“Flappy Bird” Demand

"Flappy Bird," a popular mobile game, was taken down by its creator over the weekend. From CNN.com:

"Flappy Bird" has flown the coop.

The addictive game that soared to the top of iPhone and Android app downloads disappeared from app stores on Sunday, though players who already have it apparently can keep on flying.

...Although new players can no longer download "Flappy Bird," the game remains playable for those who had already added it to their devices.

A secondary market has emerged yesterday, with entrepreneurs willing to part with their "Flappy Bird" installed mobile devices -- for some pretty high prices:

Fantasy Football For Econ Nerds

Christian Zimmerman of the Federal Reserve Bank of St. Louis has created the ultimate game for econ nerds: the RePEc Fantasy Economic league.  "The IDEAS fantasy league allows you to pretend you are at the helm of an economics department," explains the league's website. "Your goal is to improve its ranking relative to other departments in the league. You can do this by trading economists and by choosing which ones to activate in your roster."  A Business Insider article explores optimal strategy:

"In real life when you build a department, you want to hire people that are prospects," Zimmermann said. "In this fantasy league, it's just the same. You really want to acquire people that are going to be doing well in the next 10 years."

In other words, you want the sleeper picks. Ask yourself: Who is going to cost 1 util and then put out some game-changing working papers?

Edwards agrees that you have to look for the rising stars. "It's a Moneyball type strategy," he said. "Looking for undervalued economists and trying to invest, or trying to divest in overvalued economists." 

What Do You Have to Say about "Trophy Inflation" and "Gamification"?

An interesting e-mail from a reader/listener named Andrei Herasimchuk about what he calls "gamification": 

It's a word and term that drives me nuts these days. I design software, and have done so for two decades now. Everyone is trying to add gamification features to their products these days in the tech industry. Think badges, achievements, and things normally found in a game like World of Warcraft. People in this industry lately seem to believe that these sorts of things drive engagement in their products. From everything I've seen, and from influences of your work, I'd assume what people really want to do is find ways to design incentives into products. Incentives versus Gamification? What works better?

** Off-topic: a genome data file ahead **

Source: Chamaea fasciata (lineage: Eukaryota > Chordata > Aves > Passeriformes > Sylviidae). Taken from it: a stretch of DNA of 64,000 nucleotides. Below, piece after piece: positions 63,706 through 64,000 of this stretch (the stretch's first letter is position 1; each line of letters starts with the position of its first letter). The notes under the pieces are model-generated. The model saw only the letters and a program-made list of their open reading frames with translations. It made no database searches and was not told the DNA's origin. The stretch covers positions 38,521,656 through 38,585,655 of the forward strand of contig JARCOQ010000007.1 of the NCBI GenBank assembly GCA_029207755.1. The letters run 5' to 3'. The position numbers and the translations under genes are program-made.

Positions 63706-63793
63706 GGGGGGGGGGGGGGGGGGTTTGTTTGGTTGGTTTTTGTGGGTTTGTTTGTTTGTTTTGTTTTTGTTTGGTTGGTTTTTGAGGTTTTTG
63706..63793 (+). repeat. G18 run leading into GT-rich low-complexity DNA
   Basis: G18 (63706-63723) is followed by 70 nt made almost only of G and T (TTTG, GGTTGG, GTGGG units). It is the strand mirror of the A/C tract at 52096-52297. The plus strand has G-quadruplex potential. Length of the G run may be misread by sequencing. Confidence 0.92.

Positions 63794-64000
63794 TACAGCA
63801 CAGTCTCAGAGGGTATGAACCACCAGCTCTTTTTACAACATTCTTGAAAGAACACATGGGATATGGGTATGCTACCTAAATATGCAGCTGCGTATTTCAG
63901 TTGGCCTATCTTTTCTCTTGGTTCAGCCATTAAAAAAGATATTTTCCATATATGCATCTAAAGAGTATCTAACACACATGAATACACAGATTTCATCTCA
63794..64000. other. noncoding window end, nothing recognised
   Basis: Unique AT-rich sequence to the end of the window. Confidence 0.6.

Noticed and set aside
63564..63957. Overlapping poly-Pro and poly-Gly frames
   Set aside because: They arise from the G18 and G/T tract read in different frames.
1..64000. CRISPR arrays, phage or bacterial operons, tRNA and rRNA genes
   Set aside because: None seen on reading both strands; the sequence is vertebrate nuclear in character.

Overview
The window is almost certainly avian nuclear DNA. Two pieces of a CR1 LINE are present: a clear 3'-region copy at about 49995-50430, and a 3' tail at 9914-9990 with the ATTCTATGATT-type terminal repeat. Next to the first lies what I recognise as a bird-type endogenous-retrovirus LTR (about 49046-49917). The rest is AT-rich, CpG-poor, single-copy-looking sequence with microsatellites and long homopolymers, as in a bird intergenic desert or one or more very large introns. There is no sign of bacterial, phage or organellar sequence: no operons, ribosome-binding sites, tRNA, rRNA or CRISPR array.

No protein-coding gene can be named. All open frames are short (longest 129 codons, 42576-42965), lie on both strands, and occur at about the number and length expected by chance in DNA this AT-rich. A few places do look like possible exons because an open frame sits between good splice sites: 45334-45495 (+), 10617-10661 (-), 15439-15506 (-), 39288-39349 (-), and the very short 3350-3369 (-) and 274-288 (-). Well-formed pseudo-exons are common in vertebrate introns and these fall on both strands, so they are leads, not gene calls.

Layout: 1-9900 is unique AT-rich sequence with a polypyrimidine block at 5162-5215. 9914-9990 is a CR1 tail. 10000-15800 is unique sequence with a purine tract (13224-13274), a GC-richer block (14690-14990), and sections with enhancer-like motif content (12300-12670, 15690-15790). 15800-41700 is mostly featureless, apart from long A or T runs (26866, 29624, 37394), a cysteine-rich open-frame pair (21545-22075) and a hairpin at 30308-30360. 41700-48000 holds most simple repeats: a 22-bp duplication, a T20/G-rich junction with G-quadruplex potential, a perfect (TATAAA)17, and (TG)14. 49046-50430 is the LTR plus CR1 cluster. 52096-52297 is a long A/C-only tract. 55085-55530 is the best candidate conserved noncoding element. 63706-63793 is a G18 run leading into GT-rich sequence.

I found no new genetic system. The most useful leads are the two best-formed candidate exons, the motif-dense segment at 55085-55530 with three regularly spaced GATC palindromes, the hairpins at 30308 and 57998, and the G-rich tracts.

Andrei (and I) would love to hear what you have to say on this question. I have a few superficial thoughts:

Was Freakonomics a Jeopardy Answer Last Night?

I am told it is true but haven't yet seen evidence.

UK Game Show Golden Balls: A New Solution to the Prisoner’s Dilemma

Several years ago, Felix Oberholzer-Gee, Joel Waldfogel and Matthew W. White, published a fascinating empirical article about the prisoner’s dilemma game embedded in the short-lived U.S. game show “Friend or Foe.”  Their core findings:

Using data from two seasons of a television game show, we provide evidence about how individuals implement conditionally cooperative preferences. We show that (1) contestants forgo large sums of money to be cooperative, (2) players cooperate at heightened levels when their opponents are predictably cooperative, and (3) players whose observable characteristics predict less cooperation fare worse (monetarily) over time, as opponents avoid cooperating with them. 

I always thought it might be nice to update the study to test to see whether different kinds of “cheap talk” were more or less effective in establishing cooperation.

The Economic Behavior of 12 Year-Olds

Do children behave like adults? Do they make economic decisions the same way we do?

That's what German economist Martin Kocher has set out to determine. He's collecting data to measure the utility curves of kids from 7-18 years old, in order to draw some conclusions about children’s attitudes toward risk, time and trust. Playing simple economic games, such as the ultimatum game and various public good games, he measured their risk and time preferences. The experiments were conducted with real money, because "incentivizing kids with money makes it a real decision for them" says Kocher.

Why Isn't Backgammon More Popular?

Levitt and I just recorded a Q&A session for the Freakonomics Radio podcast, using the questions that all of you recently submitted. You'll hear the results soon, probably in January. Thanks for the good questions.

One question we didn't get to, from Tg3:

I have heard Dubner casually mention that he is a backgammon player. Are there ever Levitt vs. Dubner battles? More importantly, why is such a great game not more popular in North America?

An Economist Plays Monopoly

A few days ago, I appeared on NPR Morning Edition talking about Monopoly (the game, not the market form). Until then I hadn't thought much about the economics of the game (which I played very often as a child, with our sons and for the past five years with our grandchildren).

When Statisticians Stink at Darts

What was Stanford statistics student Ryan Tibshirani to do when his buddies kept beating him at darts?

Pay What You Can Afford?

The makers of World of Goo, a “physics-based puzzle game,” let customers pay what they wanted for the game — which normally sells at $20 — and a week after the offer, 57,000 people bought the game, bringing in over $100,000 in sales.